Malawiâ€™s Ministry of Industry and Trade has said government is monitoring the market for imported fruits and vegetables before implementing measures to encourage international retailers to start buying local produce.
The ministryâ€™s spokesperson Wiskes Nkombezi was commenting on influx of imported fruits and vegetables in some retail shops despite critical foreign exchange challenges Malawi is facing.
â€œEfforts are being made by government to engage international retailers such as Shoprite and others to increase buying locally produced fruits and vegetables under the â€˜Buy Malawi Campaignâ€™ and other business linkage programmes,â€ he said.
Nkombezi said under the programme, government is looking at several factors that need to be addressed such as quality, quantity and standards.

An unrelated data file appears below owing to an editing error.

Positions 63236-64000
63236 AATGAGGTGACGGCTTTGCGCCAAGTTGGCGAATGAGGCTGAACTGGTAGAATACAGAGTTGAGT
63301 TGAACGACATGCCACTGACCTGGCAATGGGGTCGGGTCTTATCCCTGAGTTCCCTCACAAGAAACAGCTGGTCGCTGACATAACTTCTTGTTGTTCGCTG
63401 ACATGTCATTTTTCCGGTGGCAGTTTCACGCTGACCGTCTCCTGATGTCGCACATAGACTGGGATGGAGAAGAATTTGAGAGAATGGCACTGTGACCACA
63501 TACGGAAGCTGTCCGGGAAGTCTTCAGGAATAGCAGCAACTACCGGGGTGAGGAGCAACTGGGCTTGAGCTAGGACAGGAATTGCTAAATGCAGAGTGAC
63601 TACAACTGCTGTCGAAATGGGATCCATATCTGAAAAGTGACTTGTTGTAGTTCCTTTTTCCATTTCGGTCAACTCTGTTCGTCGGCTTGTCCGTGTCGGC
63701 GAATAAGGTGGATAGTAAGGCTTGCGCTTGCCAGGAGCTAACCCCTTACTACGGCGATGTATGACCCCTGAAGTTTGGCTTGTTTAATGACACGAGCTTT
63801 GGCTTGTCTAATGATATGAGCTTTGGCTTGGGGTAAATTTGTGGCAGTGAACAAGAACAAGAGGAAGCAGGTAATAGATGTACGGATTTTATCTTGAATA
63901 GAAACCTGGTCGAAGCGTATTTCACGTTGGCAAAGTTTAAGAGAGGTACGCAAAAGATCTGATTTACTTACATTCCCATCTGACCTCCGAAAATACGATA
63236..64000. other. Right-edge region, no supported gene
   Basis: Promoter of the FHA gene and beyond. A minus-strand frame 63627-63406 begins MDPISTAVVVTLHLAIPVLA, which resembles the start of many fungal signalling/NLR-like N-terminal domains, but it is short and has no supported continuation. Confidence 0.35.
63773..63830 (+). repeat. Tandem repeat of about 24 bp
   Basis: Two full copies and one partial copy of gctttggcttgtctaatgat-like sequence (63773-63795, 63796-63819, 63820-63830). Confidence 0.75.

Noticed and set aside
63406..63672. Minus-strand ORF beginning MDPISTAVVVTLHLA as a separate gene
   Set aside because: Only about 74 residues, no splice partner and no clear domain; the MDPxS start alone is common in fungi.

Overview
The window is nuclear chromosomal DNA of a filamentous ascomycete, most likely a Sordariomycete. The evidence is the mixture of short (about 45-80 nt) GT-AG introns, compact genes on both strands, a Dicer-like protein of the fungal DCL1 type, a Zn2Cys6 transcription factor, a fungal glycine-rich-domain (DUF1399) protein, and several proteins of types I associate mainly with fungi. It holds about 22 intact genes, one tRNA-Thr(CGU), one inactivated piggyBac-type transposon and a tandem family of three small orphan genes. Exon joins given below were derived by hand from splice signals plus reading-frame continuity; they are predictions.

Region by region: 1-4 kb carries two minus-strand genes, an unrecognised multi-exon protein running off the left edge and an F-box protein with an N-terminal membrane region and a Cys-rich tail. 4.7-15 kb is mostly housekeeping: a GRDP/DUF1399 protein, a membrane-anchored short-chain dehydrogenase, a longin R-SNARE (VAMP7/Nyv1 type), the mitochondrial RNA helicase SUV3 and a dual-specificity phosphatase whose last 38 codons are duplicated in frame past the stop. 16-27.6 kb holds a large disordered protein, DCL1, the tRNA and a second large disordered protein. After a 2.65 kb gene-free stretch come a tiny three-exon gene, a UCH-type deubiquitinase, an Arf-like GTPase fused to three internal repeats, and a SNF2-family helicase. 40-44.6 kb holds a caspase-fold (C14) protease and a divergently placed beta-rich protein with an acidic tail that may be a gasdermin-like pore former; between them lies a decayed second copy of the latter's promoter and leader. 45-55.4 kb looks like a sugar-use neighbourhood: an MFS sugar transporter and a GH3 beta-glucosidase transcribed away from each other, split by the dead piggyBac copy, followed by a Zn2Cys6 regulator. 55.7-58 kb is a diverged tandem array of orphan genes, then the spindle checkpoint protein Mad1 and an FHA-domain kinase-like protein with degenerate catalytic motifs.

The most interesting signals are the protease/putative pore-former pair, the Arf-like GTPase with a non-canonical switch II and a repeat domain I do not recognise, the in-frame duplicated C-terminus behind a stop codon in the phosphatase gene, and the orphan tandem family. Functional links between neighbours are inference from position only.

â€œFor instance, does Malawi produce enough and quality apples to satisfy our customers,â€ he queried.
Spot checks conducted in Blantyre revealed that Chichiri Shoprite had some stocks of imported fruits and vegetables such as lemons, potatoes, cabbages lettuce and oranges, among others.
Shoprite fresh mart manager, who only identified himself as Richard, declined to comment on the matter.
Earlier this year, opposition legislators in Parliament proposed that Malawi regulates its importation of fruits and vegetables, especially those that can be produced locally to reduce the countryâ€™s import bill and save the much-needed foreign exchange.
Malawi is experiencing an acute shortage of forex due to, among other factors, this yearâ€™s dismal performance of tobacco which brings in 60 percent of the countryâ€™s foreign currency earnings.
This year, tobacco has raked in only $177 million (K55 billion), a 40 percent drop from last yearâ€™s $293 million (K89 billion) largely due to low output of crop following poor prices in 2011.
This figure is also lower than the average proceeds of just over $300 million (K93 billion) that Malawi traditionally rakes in.